Rhatigan gets go-ahead for €90m office after meeting Chief State Solicitor concerns
Revised plan includes extra measures such as opaque glazing
The revised plans reduced the scale of the office block and included additional measures to protect the privacy of the Chief State Solicitor’s office. Photograph: Nick Bradshaw
The head of building firm JJ Rhatigan has said he would like to think he has allayed concerns raised by the Chief State Solicitor and the Chester Beatty Library over his firm’s planned €90 million development in Dublin city centre.
Last month, Luxor Investments Ltd lodged revised plans for the development in response to security concerns by the Chief State Solicitor that the proposal could compromise top secret papers in her office.
The revised plans reduced the scale of the office block and included additional measures to protect the privacy of the Chief State Solicitor’s office.
This included a proposal by Luxor to have opaque glazing in the windows on the second, third and fourth floors facing onto the Chief Solicitor’s office “to avoid any potential for the proposed building’s occupants to overlook the Chief State Solicitor’s Office”.
In response to the original plan, the Chief State Solicitor, Maria Browne, expressed concerns over the new office block overlooking her offices.
Ms Browne told the city Council: “This office has particular security requirements given the sensitive nature of the work carried out for and behalf of Government.”
Top secret papers
She pointed out: “The nature of the documentation handled and processed in this office is of national importance and can extend to top secret papers, which if compromised from a private/security aspect could be problematic.”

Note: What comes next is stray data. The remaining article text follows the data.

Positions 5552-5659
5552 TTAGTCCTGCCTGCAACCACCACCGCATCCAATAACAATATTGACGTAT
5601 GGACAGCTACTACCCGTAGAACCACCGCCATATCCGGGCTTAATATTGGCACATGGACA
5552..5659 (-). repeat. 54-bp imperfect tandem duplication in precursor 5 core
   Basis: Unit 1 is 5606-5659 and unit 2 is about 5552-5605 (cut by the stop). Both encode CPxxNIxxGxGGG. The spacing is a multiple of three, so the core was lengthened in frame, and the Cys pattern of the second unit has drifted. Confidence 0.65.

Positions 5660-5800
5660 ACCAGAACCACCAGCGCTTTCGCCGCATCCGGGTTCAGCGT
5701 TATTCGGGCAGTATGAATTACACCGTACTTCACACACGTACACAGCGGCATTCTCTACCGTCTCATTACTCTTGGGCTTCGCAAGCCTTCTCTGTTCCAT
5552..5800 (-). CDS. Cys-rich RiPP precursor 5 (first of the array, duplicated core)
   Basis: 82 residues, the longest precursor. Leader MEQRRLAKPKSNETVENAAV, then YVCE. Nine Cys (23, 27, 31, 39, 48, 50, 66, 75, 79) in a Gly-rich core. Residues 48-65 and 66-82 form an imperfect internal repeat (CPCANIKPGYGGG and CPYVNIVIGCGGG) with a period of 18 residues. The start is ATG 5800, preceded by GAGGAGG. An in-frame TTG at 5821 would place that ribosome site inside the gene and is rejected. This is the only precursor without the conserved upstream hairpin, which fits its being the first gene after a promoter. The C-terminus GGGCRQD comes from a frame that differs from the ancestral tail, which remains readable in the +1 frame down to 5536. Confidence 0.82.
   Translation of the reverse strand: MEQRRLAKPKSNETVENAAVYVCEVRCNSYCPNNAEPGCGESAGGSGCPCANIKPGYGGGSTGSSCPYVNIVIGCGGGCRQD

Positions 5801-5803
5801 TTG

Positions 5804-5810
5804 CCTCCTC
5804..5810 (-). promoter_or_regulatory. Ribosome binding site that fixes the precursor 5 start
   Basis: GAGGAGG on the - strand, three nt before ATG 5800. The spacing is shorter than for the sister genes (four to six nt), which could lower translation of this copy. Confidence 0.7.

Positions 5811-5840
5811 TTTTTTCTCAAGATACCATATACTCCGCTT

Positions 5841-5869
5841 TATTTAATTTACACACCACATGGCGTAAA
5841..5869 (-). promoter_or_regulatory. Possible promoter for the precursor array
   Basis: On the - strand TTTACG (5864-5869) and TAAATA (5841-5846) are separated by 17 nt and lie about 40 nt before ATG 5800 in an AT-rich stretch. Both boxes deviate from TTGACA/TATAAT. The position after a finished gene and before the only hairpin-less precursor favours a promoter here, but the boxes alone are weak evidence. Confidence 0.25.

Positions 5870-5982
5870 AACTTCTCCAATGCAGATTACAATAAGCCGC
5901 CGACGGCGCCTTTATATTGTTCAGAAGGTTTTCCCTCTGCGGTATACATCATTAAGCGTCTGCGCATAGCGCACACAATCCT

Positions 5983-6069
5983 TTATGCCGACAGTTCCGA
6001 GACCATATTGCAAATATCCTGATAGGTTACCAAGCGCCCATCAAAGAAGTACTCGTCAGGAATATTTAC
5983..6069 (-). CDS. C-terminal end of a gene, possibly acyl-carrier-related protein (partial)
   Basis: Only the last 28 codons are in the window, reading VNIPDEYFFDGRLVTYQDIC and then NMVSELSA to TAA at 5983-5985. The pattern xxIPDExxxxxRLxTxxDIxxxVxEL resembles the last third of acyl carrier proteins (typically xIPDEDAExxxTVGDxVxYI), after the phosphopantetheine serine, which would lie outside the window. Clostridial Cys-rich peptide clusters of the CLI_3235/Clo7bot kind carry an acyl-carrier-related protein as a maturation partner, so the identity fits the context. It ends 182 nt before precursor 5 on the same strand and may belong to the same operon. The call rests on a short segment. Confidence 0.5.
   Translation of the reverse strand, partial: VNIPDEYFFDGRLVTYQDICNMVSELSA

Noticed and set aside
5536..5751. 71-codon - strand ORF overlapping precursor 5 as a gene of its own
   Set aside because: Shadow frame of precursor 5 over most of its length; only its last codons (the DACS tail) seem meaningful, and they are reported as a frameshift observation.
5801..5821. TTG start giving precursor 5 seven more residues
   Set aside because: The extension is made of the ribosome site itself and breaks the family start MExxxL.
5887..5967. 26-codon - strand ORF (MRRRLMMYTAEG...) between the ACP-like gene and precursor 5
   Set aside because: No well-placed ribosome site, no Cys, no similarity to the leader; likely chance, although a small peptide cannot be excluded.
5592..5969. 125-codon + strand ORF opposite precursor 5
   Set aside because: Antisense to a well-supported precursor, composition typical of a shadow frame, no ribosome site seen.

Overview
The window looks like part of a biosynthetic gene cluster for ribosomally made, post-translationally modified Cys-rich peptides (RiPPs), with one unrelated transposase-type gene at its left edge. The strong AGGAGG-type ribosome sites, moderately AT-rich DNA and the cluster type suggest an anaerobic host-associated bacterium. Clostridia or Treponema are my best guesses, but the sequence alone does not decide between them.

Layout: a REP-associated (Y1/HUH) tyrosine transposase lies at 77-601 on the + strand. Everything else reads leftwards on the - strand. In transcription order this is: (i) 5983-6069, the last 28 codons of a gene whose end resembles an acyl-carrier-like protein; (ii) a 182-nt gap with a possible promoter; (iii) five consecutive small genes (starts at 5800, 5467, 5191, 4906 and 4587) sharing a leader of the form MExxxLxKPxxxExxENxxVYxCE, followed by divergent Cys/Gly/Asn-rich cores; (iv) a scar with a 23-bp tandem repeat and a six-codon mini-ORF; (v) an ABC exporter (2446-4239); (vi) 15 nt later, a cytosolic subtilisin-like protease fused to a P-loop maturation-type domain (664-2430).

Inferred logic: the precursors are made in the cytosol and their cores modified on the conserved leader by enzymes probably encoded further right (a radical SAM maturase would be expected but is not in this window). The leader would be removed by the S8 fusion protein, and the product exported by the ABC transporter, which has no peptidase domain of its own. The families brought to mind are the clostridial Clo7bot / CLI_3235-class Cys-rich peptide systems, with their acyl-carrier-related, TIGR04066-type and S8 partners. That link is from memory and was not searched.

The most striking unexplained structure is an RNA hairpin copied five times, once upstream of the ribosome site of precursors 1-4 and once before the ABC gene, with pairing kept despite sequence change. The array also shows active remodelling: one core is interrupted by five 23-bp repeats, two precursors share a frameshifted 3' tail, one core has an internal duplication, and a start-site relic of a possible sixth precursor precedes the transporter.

The nearby Chester Beatty Library also objected to the original plan.
The Chief State Solicitor’s Office lies to the north of the proposed development area while Luxor’s Radisson Blu Hotel on Golden Lane bounds the office plan to the south.
Mr Rhatigan described the Chief State Solicitor and the Chester Beatty Library as “key occupants” in the area.
“We respect their position and we made some adjustments to the plan in response to what they had to say”.
Mr Rhatigan said he hopes to commence construction work on the scheme “as soon as possible” and that the build should take two years.
Mr Rhatigan said some 240 to 250 workers will be employed in building the scheme, adding that the JJ Rhatigan group directly employs 500 at the moment. It is working on up to 20 sites across the country, he said.
“Our order book is strong. We are in a good space generally. We see that the confidence that has been there in the Greater Dublin area is now also in the regions.”